More countries have joined the growing list of those who have suspended use of the AstraZeneca vaccine over fears around blood clots.
Sweden, Latvia, Luxembourg and Cyprus on Tuesday said they were suspending the rollout, following in the footsteps of more than a dozen countries including France, Italy, Germany, Spain, Denmark, Norway, and the Netherlands.
AstraZeneca, which developed the vaccine along with Oxford University, insists there is no risk. But World Health Organisation (WHO) experts are convening on Tuesday to review the vaccine’s safety and the European Medicines Agency (EMA) will release the results of an investigation on Thursday.
The EMA on Tuesday reiterated that there was “no indication” the clots were linked to the vaccine, with executive director Emer Cooke saying she remained “firmly convinced” that the benefits of the jab outweighed any risks.
“While the investigation is ongoing, currently, we are still firmly convinced that the benefits of the AstraZeneca vaccine in preventing COVID-19, with its associated risks of hospitalisation and death, outweigh the risks,” she said.
France’s president Emmanuel Macron said on Monday that the nation was taking the step “as a precaution, hoping that we can resume it quickly if the judgement of the EMA allows it.”
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The WHO has repeatedly said it is confident in the safety of the vaccine and that countries should keep using it, and director-general Tedros Adhanom Ghebreyesus stressed that there was no evidence of a link between the jab and the blood clot incidents.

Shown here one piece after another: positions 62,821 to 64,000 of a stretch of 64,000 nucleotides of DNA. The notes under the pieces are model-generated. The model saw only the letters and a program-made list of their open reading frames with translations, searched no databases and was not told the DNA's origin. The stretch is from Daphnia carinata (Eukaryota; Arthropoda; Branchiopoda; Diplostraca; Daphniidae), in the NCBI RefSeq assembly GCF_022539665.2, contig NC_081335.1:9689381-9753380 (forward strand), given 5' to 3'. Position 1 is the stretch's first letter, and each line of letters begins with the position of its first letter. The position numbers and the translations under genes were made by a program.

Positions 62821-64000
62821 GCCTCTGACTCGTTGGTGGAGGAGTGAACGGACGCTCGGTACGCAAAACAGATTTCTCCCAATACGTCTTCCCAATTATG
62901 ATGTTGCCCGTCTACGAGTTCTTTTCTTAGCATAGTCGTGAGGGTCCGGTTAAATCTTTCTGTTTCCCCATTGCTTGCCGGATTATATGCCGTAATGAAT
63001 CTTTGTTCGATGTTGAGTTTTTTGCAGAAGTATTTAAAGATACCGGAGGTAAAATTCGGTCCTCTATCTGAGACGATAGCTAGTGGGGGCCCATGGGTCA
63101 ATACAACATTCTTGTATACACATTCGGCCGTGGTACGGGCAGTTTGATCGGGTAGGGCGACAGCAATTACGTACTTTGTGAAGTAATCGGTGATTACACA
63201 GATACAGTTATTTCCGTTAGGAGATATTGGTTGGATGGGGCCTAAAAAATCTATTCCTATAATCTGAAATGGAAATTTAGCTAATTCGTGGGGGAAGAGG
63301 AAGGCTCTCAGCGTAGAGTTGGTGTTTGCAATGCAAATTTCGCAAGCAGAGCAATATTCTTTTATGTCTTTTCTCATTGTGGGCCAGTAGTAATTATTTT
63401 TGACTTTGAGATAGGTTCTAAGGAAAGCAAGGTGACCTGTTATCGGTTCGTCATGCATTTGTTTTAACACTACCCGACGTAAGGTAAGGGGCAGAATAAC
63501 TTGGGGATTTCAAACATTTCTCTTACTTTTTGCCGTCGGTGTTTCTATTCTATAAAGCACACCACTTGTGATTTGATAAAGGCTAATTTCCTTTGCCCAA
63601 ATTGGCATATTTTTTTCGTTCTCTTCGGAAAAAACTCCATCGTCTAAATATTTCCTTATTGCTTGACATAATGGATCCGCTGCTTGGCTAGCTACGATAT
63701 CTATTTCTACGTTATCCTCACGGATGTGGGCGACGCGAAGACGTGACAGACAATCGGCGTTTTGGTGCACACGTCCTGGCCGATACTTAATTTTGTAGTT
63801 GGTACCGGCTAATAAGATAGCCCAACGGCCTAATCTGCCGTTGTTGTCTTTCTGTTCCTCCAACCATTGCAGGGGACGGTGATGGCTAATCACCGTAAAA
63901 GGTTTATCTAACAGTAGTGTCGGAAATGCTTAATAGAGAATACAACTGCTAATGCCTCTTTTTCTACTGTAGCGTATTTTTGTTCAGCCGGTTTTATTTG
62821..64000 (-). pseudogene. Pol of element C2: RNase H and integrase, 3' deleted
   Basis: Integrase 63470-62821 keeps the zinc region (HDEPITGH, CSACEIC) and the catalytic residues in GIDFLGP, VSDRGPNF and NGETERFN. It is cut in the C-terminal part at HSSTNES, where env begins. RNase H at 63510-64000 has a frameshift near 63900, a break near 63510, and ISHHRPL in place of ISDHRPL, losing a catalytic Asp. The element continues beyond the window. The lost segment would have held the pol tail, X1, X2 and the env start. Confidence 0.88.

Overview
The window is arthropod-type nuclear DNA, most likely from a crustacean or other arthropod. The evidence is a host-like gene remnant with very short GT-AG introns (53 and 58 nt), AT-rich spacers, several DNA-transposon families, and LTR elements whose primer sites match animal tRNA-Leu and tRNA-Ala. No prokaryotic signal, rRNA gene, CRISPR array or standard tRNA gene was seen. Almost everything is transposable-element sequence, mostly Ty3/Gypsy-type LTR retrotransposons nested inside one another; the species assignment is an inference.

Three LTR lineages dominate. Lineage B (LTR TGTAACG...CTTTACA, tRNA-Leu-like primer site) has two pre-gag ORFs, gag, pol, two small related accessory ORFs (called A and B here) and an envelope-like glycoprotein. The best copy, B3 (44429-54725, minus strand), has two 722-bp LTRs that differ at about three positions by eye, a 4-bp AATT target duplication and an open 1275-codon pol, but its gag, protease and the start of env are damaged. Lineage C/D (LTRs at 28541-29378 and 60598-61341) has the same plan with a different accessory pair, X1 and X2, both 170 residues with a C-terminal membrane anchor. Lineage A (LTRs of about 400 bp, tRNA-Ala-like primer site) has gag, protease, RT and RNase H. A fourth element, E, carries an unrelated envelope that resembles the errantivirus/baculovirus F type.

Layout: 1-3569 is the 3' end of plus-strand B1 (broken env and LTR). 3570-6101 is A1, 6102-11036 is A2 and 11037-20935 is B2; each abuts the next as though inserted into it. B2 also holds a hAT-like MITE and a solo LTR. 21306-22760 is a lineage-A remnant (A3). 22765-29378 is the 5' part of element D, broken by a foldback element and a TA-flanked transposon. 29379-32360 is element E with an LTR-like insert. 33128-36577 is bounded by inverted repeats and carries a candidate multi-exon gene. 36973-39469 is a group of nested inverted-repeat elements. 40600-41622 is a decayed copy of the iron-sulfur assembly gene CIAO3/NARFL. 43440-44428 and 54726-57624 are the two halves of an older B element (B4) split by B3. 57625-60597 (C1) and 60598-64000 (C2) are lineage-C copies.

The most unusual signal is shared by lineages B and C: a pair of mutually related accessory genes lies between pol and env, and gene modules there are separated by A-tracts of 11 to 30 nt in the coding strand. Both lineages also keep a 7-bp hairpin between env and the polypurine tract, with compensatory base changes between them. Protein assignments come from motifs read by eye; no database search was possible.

“It’s very important to understand that, yes, we should continue to be using the AstraZeneca vaccine,” WHO spokeswoman Margaret Harris said.
The drug maker itself said there was no evidence of an increased risk of blood clots and other “thromboembolic” events among 17 million people who had already received the shot in the UK and the European Union.
Many are concerned the pause in vaccine delivery will further slow down the global rollout, with Europe already hit by shortages. The AstraZeneca vaccine is cheaper and easier to transport than many other options because it not not need to be stored at ultra-cold temperatures.
The news has sparked renewed worry in Australia, where the much-anticipated vaccine program kicked off last month, with calls from some to also hit pause while the matter is investigated. But the Australian health authorities maintain the jab is safe.
Nationals senator Matt Canavan on Tuesday called for the Australian rollout to be paused while the “serious concerns” were looked into. MP Craig Kelly joined the call, saying Australia could “afford to pause for a week” and adding: “Surely it’s the precautionary principle must apply.”
He said the Pfizer vaccine rollout should continue.
But Treasurer Josh Frydenberg repeated the WHO’s stance that there was “no evidence” the vaccine had caused clots and told ABC RN that the UK has distributed more than 12 million doses of the jab “and they haven’t seen those trends.”
Health Minister Greg Hunt said the government continued to “clearly and unequivocally” support the AstraZeneca rollout.
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Chief Medical Officer Paul Kelly also dismissed the concerns and told reporters there was no signal of a link, adding: “I can absolutely say I remain confident in the AstraZeneca vaccine.”